Thoughts on Amherst

While a student at the University of Massachusetts Amherst I lived in that town for two years in off-campus housing. I had a great landlord and lived in a great complex. The only real drawback was the deficient public transportation provided by the Pioneer Valley Transportation Authority. With most of the options for buying groceries concentrated in four seperate shopping centers separated from each other by wide, high speed, at-grade roads, Amherst was not a great place to live without a car.

And therein lies many of the town’s problems.

Judging by lifelong resident Larry Kelley’s excellent blog, Only in the Republic of Amherst, there are three main problems that have persistantly plagued the town, all of which are linked to driving: 1) drunk driving (obviously), usually by students from one of the three institutions of higher learning in town, mostly UMass; 2) a lack of housing; and 3) insufficient tax revenues to pay for civic services.

I think there’s a solution which could easily take care of all three problems, as well as appeal to the residents’ progressive social mores without increasing taxes: the Traditional City.

As expounded by Nathan Lewis at newworldeconomics.com, the Traditional City is the format that predominated the urban environment from the time cities were first constructed about 4000 BC until approximately the Industrial Revolution in AD 1750. It consists of two main features: Really Narrow Streets up to 20 feet wide and buildings that fill the entire lot — no setbacks — and are right up against the street — no sidewalks. It’s such an efficient use of land that densities can approach as much as 100,000 people in a square mile without any crowding or any buildings over six stories tall. There is also no parking in the Traditional City, since it is from a time before cars. The only open spaces are squares or parks, neither of which takes up nearly as much land as parking does.

Amherst has a population, according to the last census, of 37,819 and an area of 27.8 square miles, for a density of 1,365.3 people per sq mi. In the more traditional parts of Paris, such as the 3rd Arrondissement, reaches 76,000 people per square mile. At that density, all the full-time residents of Amherst would fit in half a square mile.

Everyone could live within a five minute walk of their work, except for some farmers. There would be a massive reduction of automobile traffic. If the part-time residents — the students, who, for argument’s sake we’ll assume are equal in population to the town — are included than at the same density the area double to just 1 square mile. That’s roughly the area bound by North East Street, Strong Street, College Street, North Pleasant Street and East Pleasant Street. With most of the buildings next to each other and very little space used for streets, it would take 20 minutes to walk all the way across and most people would never be more than ten minutes from their destination. This would substantially reduce both the need and utility for cars.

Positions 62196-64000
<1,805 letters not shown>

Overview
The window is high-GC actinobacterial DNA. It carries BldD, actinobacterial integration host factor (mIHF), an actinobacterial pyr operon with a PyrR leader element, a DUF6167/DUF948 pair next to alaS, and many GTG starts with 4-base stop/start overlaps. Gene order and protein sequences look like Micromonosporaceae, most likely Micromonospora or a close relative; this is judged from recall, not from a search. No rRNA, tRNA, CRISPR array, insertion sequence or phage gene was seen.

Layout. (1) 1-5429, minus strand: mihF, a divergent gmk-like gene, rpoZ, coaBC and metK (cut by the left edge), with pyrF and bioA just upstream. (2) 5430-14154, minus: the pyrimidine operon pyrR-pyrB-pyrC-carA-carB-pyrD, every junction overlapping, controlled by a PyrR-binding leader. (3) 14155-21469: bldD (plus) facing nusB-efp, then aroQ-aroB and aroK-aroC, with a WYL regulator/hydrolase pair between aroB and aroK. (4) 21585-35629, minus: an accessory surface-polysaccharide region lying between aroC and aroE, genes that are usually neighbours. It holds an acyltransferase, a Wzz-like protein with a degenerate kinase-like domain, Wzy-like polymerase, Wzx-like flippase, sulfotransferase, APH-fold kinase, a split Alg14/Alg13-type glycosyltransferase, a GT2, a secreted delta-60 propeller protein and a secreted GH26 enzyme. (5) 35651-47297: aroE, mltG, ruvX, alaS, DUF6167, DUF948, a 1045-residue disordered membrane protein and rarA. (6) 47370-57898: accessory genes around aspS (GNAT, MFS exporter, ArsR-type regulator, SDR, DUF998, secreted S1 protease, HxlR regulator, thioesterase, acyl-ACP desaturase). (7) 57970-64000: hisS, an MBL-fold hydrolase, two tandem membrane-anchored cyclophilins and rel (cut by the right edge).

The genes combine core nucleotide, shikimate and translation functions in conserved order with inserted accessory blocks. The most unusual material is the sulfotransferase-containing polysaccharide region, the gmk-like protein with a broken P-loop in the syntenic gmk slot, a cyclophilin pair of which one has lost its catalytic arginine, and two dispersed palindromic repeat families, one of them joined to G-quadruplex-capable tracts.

With the local and intercity bus service Amherst already has, there would be even less need for cars than in other communities, substantially reducing pollution. Higher density cities also consume fewer resources and are thus more sustainable. The increase in the number of people using public transportation would make that service less dependent upon subsidies from MassDoT.

Now, obviously, with fewer cars on the road there would be less drunk driving. After all, if you can walk to the bar or party and then walk home again, why bother driving? The more efficient land use would allow more housing built at a lower cost — much of the construction cost of urban housing these days is due to parking minimums, and so the price of purchases and rentals would be less. Plus, without the cost of a car, people would have more money anyways. And finally, the reduced amount of infrastructure would cost the town less to maintain, while the more concentrated population would mean easier access to town sevices and be less area for police and firefighters to have to cover.

The Traditional City would not solve all of Amherst’s problems — student noise and rowdiness would continue to be an issue and years of proximate living already haven’t led students and residents to stop thinking of each other as nuissances and the anti-fun police, respectively, although perhaps, with all the potential of Traditional Cities, some better soundproofing could be devised.

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